To: J. Albertine, D. Helms, W. Skinner
cc: Division (M7), FEL Coordination Group
From: F. Dylla
Subject: IRFEL Weekly Report, June 30-July 3, 1997
Date: July 3, 1997
The Martitime Technical Advisory Committee report was received
Feed back from the recent Laser Processing Consortium meeting
has been very positive.
Highlights for the week include the move of the injector drive
laser to the FEL building. The final items for the FEL building
are underway for completion.
Injector drive laser
The drive laser was moved to the FEL building and mounted on the
optical table. We will complete moving all the optics this week.
We have established power to the laser, and today (7/3) are completing
power connections to the chiller system. If the LSOP is signed
today, and certified, we can start the laser to confirm it's still
Regarding the beam-transport system:
The result from the first magnetic measurement of the first optical
chicane dipole from Everson Electric indicates that most of the
manufacturing techniques are right. The transverse scans of
the field at several sections of the gap indicated flat field
within 2 parts per 10,000 at all levels of excitation over a 9
cm. wide path. The specified width for this degree of flatness
throughout the magnet is 7.2 cm.
Machining of the cores and parts for the remainder of the bending
magnets continues. Coils for injection extraction dipoles are
now complete, as are several sets of the coils for reverse bends.
Winding of the 180 degree coils is about to start.
The modifications to the magnet measurement stand for measuring
uniformity within a family are in fabrication with delivery expected
in two weeks and effort is being made to staff up the test stand
for two shift operation and the use of a spare CEBAF power supply
to speed the measurement effort.
The request for quotation for the Panofsky trim quad was sent
out. Bids are due on July 14. Sextupole cores and coils remain
on track for a delivery on July 8
In the corrector area, preliminary prints of the core and coil
for the phasing dipoles and conceptual layouts of the two mu metal
correctors were completed. Steve Lassiter used TOSCA to home
in on a constant perimeter design for the air core corrector horizontal
coil that exhibits less than one percent variation in the X plane
and less than 1.4 % in the Y Plane.
Welding of the bodies for optical chicane chambers started, with
a projected completion date of July 16. The welders are using
the bore scope to inspect for lack of penetration and are rewelding
the non penetrated areas - a good feedback loop that should lead
to more consistent welds the first time. At the same time, a
pump down of the 60 inch test piece chamber, that didn't seem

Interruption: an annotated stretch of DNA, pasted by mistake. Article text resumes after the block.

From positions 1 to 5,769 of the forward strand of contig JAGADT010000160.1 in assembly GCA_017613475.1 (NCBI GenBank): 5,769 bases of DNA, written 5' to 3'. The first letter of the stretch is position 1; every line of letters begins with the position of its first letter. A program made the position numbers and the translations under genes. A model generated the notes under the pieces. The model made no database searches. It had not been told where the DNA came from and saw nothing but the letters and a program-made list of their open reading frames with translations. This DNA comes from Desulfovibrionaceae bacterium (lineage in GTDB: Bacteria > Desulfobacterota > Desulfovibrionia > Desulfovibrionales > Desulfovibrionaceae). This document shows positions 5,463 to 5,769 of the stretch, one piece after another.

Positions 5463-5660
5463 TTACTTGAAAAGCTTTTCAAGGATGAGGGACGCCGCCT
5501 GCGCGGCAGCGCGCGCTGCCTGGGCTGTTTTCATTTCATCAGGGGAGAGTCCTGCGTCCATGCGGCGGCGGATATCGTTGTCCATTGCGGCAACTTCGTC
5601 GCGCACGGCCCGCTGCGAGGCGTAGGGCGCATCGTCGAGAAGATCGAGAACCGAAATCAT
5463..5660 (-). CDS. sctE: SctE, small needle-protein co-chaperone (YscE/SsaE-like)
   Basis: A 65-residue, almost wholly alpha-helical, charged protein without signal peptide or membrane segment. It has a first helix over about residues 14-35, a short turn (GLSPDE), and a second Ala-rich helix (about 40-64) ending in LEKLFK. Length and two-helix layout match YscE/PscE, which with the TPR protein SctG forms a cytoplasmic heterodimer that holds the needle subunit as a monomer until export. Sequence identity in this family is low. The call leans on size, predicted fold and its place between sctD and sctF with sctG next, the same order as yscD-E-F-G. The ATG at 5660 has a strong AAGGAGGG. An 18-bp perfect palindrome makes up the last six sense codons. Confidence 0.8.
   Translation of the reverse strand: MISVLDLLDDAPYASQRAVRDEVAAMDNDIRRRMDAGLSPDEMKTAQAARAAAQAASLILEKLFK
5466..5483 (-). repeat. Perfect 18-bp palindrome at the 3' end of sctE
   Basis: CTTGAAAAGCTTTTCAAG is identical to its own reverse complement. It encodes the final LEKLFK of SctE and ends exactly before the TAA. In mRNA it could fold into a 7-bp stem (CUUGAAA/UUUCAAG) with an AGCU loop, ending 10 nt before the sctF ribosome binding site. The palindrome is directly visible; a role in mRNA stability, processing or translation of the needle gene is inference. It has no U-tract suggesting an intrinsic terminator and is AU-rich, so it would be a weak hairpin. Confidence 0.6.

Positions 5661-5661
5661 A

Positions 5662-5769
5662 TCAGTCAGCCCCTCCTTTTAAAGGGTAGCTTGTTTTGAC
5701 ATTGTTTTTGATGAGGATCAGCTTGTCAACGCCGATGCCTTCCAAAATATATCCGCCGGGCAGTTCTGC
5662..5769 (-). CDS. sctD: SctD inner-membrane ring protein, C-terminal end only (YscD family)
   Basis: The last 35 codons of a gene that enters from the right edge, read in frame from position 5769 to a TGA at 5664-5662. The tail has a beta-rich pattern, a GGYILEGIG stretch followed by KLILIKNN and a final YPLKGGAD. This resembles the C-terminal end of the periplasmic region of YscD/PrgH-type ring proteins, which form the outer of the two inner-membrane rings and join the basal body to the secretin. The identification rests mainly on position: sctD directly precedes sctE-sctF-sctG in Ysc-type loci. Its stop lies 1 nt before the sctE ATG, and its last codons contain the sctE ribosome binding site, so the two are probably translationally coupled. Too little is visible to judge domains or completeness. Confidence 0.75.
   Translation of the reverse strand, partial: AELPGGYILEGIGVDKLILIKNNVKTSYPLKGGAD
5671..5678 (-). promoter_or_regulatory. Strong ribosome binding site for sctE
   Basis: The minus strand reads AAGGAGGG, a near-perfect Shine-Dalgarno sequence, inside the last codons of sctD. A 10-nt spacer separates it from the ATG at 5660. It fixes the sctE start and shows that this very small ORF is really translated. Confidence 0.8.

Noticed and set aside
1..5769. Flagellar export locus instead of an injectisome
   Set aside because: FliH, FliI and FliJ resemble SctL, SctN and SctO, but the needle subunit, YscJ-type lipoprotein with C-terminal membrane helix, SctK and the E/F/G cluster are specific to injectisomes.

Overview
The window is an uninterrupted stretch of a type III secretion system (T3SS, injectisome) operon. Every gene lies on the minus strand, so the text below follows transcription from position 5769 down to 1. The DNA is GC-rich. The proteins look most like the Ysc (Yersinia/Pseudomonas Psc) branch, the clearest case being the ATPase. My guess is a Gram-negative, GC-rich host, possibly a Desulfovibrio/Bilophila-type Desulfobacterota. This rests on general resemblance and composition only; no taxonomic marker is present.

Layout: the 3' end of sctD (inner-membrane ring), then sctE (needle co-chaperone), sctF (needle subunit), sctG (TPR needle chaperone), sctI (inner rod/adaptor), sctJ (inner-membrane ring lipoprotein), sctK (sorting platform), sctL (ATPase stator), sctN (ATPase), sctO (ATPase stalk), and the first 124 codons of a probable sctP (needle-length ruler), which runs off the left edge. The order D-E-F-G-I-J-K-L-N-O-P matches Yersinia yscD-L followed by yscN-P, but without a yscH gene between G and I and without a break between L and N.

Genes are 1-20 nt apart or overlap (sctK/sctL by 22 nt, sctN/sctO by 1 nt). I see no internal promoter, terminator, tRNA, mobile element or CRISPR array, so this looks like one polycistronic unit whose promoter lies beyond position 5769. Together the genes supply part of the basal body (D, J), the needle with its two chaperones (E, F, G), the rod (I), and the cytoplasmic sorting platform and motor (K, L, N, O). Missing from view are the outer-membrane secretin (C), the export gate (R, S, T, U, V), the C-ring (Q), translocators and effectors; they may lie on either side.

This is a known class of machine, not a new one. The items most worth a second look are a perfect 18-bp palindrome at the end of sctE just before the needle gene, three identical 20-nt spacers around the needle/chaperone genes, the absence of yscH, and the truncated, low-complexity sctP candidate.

to be retarded, indicated that contamination from the machining
oil that the X Chamber experienced may not be significant. Our
plan is that further pumping will establish a base pressure by
late next week. At that time we will decide whether rework of
the X and Y chamber bodies is necessary. The back checking of
the drawings for the parts for the reverse bend chambers was completed.
Sign-off is expected early next week. Materials are in at Master
Machine for starting fabrication of the two chambers for the 180
The girders for the injections/extraction dipoles were received.
Drawings for the arc dipole stands and the stands and girders
for the trim quads and sextupoles are in checking. Design of
the beam pipes and stands for the dump lines and shielding and
the short quad triplet after the second arc is now nearing completion.
In the power supply area, the vendor supplying the power supplies
for injection and extraction dipoles, has completion scheduled
for early September. The supplies will have to be sent air freight.
Shunts are complete. The temperature switch chassis and shunt
resistors need assembly.
Regarding cryomodule fabrication:
The cryounit assembly continues to progress with an increase in
production rate. This is relieving some cryomodule completion
schedule stress. The final cryounit is scheduled for completion
8 July 1997.
Cryomodule assembly continues with the first half of the cryomodule
passing leak check of the primary and secondary cryogenic circuits.
During preparation for the installation of the third cryomodule
beam tube a cavity pair isolation valve was found to leak. This
resulting in a partial venting of the cavity pair to air. The
event occurred while the area was under the cover of filtered
laminar flow air. The plan is to continue with a modified assembly
which will minimize contamination potential for the cavity pair.
Based on cavity pair assembly experience with venting cavities
it is expected that performance of the cavity pair will continue
to be acceptable. The performance will not be measured until the
completed cryomodule is installed in the FEL building. Schedule
is tight but still achievable.
Regarding electron-beam instrumentation and controls (I&C):
The network will be operational; Thursday, July 3! The Injector
Test Stand (ITS) server was brought to the FEL building for operating
the drive laser, track the quarter cryomodule cooldown, and commission
the injector RF. The FEL servers will be moved in the FEL building
next week, and they will be brought online for new equipment.
The ITS driven equipment will be converted to the new IOC names
and server in two to four weeks. At that point, the ITS server
will go back to the ITS. Countless cables for instrumentation
and networks have been installed and terminated. Numerous updates
have been made to the web pages: http://www.jlab.org/accel/fel/documentation/evans/felbair1.html.
This site is updated daily reflecting state of installation and
nailing down of details.
Software requirements continue to be fed to the software group.
The personnel safety system continues to make progress toward
the mid-August operational date. The Machine Protection design
review material was handed out to the review committee, the review